Finally, I cannot close without discussing the cost of the war in Iraq. Our expenditures in Iraq saddle our Nation's finances and our children's future. We spend approximately $10 billion a month in Iraq. We spend $2.5 billion a week in Iraq. We spend more than $328 million every day in Iraq. And we spend more than $13.5 million an hour--an hour--in Iraq.

Let me just put our Iraq spending in perspective. For what we spend in a month and a half in Iraq, we could fully fund No Child Left Behind next year, ensuring that every school district in the United States has the funds promised to them to meet the goals of the law for a quality education for every child. Just for what we spend in 1 1/2 months, we could meet all of that goal next year.

For what we spend in approximately 3 days in Iraq, and with an additional $1 billion, we could substantially improve security at our Nation's ports, including increased scanning of cargo containers. I represent one of the largest ports on the eastern seaboard, clearly one of our huge gaping holes to our domestic security.

For what we spend in just over 2 months in Iraq, we could pay the $21 billion cost of implementing the remaining 9/11 Commission recommendations to secure our homeland, implementations that would truly make our country, its communities, and its families far more secure. Yet we need to look beyond the economic cost of the war at its true cost: 3,609 American lives. That has no price to it. It is invaluable. These are the sons and daughters, mothers and fathers, brothers and sisters, husbands and wives of fellow Americans, and we now have more than 26,695 sons and daughters of America who are wounded in ways that will affect their lives forever. I hope a grateful nation remembers them now and in the future.

In conclusion, I ask, Mr. President, how many more deadlines will be missed? How many more benchmarks will be set, not met, and then forgotten? How many more times will we be told to wait just a few more months? How many more

times will the administration say that change will happen soon, 4 years later? How many more broken promises? And how many lives must be lost in the meantime? How long will this administration wait to come to the inevitable conclusion that we must transition out of this war?

Mr. President, it is over. Your failed strategy, your ill-conceived war must come to an end before more damage is done, before more lives are lost, before more national treasure is squandered. Let's get our troops home so we can start the hard work of meeting our domestic homeland security challenges, of meeting our security challenges elsewhere in the world--for which we have real challenges--of strengthening our foreign policy and mending our international relations.

I know as I visit back in New Jersey, so many of my constituents say to me: Why is it that you all in the Senate cannot just simply put an end and seek the transition to this war? To do that, we truly need profiles in courage in the Senate. We need bipartisan support. Democrats do not have the 60 votes in the Senate to stop a filibuster, the procedural process by which the Republican minority thwarts the will of a majority of the Senate and the American people, nor do we have the 67 votes needed to override a Presidential veto. It will take colleagues from both sides of the aisle to meet that challenge.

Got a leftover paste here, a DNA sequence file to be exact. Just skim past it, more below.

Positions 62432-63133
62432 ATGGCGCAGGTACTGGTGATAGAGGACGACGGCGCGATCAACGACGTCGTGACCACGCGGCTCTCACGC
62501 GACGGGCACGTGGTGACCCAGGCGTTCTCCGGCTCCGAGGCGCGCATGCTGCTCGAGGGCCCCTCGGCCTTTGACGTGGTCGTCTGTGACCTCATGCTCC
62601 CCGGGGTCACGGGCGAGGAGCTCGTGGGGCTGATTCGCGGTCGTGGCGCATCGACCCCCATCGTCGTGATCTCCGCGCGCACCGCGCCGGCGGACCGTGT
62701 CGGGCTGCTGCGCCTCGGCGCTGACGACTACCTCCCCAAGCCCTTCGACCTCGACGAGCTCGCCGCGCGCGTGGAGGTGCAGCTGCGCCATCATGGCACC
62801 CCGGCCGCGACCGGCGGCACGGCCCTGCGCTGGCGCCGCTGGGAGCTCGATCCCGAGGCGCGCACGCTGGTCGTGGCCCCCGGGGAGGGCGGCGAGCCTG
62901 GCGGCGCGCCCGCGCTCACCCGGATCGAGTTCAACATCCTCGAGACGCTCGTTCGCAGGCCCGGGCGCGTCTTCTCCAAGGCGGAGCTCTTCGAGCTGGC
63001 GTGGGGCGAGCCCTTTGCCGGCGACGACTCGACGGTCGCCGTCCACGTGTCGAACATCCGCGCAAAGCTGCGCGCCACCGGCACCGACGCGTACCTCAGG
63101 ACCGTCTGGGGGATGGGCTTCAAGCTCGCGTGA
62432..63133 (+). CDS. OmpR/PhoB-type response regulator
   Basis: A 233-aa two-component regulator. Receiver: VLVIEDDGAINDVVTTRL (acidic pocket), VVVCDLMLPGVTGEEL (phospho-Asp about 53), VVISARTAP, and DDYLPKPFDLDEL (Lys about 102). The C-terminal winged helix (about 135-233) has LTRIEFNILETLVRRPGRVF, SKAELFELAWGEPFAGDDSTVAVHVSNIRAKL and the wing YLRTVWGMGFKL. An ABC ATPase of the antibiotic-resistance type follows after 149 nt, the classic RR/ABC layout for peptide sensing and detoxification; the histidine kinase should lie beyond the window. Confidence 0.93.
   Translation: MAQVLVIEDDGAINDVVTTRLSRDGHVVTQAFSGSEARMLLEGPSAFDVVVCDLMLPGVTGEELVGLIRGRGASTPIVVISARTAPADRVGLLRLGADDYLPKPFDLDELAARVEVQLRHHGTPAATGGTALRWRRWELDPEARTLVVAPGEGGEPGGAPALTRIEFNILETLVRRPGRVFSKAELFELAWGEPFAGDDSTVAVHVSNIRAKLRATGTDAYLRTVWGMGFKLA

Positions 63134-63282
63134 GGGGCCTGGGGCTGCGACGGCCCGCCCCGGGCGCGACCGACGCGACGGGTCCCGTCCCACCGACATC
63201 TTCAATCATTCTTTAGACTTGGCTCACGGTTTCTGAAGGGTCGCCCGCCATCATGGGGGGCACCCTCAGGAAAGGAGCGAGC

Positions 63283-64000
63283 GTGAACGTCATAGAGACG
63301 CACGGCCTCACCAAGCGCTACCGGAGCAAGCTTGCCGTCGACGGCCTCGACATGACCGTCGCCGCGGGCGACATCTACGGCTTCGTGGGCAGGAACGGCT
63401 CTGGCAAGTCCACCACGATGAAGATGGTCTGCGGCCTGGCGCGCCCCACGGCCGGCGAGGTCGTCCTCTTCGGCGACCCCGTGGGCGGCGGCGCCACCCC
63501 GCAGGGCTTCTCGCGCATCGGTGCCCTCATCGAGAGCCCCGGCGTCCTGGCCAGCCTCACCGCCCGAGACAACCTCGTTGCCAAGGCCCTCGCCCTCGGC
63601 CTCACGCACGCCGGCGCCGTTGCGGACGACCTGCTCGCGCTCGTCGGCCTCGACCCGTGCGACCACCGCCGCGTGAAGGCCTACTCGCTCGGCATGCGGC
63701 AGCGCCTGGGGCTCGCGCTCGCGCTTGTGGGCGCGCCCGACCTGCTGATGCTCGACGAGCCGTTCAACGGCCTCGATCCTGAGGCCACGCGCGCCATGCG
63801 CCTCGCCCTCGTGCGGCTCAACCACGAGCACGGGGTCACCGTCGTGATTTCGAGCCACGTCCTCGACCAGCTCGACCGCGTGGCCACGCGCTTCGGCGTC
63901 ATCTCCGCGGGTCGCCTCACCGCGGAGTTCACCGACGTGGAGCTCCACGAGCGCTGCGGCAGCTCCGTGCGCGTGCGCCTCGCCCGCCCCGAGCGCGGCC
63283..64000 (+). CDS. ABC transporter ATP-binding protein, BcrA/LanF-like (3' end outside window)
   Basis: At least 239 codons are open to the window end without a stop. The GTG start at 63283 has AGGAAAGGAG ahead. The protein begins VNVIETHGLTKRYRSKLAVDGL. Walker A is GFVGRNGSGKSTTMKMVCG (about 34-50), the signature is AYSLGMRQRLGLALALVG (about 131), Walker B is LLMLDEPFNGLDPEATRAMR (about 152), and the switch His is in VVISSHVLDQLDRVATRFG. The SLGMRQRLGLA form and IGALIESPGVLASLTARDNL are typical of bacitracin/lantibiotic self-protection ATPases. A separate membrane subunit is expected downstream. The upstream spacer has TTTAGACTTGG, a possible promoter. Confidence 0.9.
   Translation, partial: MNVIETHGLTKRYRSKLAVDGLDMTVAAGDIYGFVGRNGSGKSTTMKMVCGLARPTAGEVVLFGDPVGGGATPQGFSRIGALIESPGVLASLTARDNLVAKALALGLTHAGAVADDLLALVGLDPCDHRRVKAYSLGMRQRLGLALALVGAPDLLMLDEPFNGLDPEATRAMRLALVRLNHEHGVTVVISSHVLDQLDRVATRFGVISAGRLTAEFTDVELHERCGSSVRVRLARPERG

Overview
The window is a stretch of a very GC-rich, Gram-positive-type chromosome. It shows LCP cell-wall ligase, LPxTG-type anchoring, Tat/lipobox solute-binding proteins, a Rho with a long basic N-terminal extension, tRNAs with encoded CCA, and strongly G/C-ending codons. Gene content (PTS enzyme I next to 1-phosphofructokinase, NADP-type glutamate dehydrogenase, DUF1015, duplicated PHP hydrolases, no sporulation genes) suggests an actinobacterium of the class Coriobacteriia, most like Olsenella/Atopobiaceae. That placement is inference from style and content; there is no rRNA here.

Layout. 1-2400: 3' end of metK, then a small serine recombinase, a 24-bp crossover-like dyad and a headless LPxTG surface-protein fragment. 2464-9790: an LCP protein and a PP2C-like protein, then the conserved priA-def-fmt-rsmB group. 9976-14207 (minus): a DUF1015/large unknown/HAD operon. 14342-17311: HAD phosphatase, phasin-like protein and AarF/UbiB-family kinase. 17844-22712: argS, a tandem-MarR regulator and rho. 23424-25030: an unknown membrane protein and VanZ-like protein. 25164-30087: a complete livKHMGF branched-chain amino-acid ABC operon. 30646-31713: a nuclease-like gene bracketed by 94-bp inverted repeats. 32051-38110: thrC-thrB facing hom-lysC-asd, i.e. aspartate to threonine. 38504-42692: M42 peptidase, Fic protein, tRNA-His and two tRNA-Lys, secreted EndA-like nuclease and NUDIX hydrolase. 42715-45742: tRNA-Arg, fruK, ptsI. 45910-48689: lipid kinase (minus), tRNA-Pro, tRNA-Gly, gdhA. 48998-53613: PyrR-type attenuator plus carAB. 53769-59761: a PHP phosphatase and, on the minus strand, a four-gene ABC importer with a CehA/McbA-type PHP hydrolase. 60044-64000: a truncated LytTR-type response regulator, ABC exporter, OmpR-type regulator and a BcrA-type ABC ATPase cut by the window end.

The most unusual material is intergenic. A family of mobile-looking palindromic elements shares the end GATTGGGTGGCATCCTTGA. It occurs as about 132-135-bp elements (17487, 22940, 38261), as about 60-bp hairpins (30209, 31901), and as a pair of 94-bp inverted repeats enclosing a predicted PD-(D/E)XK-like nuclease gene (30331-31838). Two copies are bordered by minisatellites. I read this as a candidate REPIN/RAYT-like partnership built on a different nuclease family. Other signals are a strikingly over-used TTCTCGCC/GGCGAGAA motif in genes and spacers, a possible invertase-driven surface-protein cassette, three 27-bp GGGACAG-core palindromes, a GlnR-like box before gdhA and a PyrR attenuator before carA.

I challenge my Republican colleagues, who now say they are dismayed and have a different view than the President--and I applaud them for coming to that conclusion. And I say it is time to back their words with meaningful votes here on the floor of the Senate--now, before we lose more lives and national treasure. Now is the time, not tomorrow. Now is the time, not next month. Now is the time, not next year.

I will end today by reminding all of us of what Senator Robert Kennedy said about the war in Vietnam. He said:

Past error is no excuse for its own perpetuation. Tragedy is a tool for the living to gain wisdom, not a guide by which to live. Now, as ever, we do ourselves best justice when we measure ourselves against ancient tests, as in the Antigone of Sophocles, where he said, ``All men make mistakes, but a good man yields when he knows his course is wrong, and repairs the evil. The only sin is pride.''

The only sin is pride. The only sin is pride. Let's not allow pride to be the obstacle to changing our course in Iraq, to making sure we save more lives of the men and women who bravely answer the call of the Nation's trumpets. Let's make sure ultimately we strengthen our security by having the resources both at home and abroad to meet our real challenges. Let's change the course. And over the next week, we will have that opportunity.


Mr. MENENDEZ. I appreciate the Senator yielding. I don't know whether he voted for cloture on the amendment offered by Senator Webb and Senator Hagel. But when we talk about supporting the troops, here are two Members of this body who are distinguished, decorated combat veterans who know what it is to fight a war, and they both, as well as others, said it is critical for our troops to have a rotational cycle that gives them some respite equal to the time they are deployed. I don't know why we couldn't have had a straight up-or-down vote. That would be about supporting the troops.

Last, I say to my distinguished friend, we can have differences on the war. I believe that, in fact, having these blinders in which we continue to say ``stay the course regardless of consequences'' is ultimately leading us down a road that is not in the best interests of the United States and its security. So we differ.

I hope you will consider voting for the Levin-Reed amendment. That will give us an opportunity to begin the end of the war and transition out in a way that ultimately will secure the United States.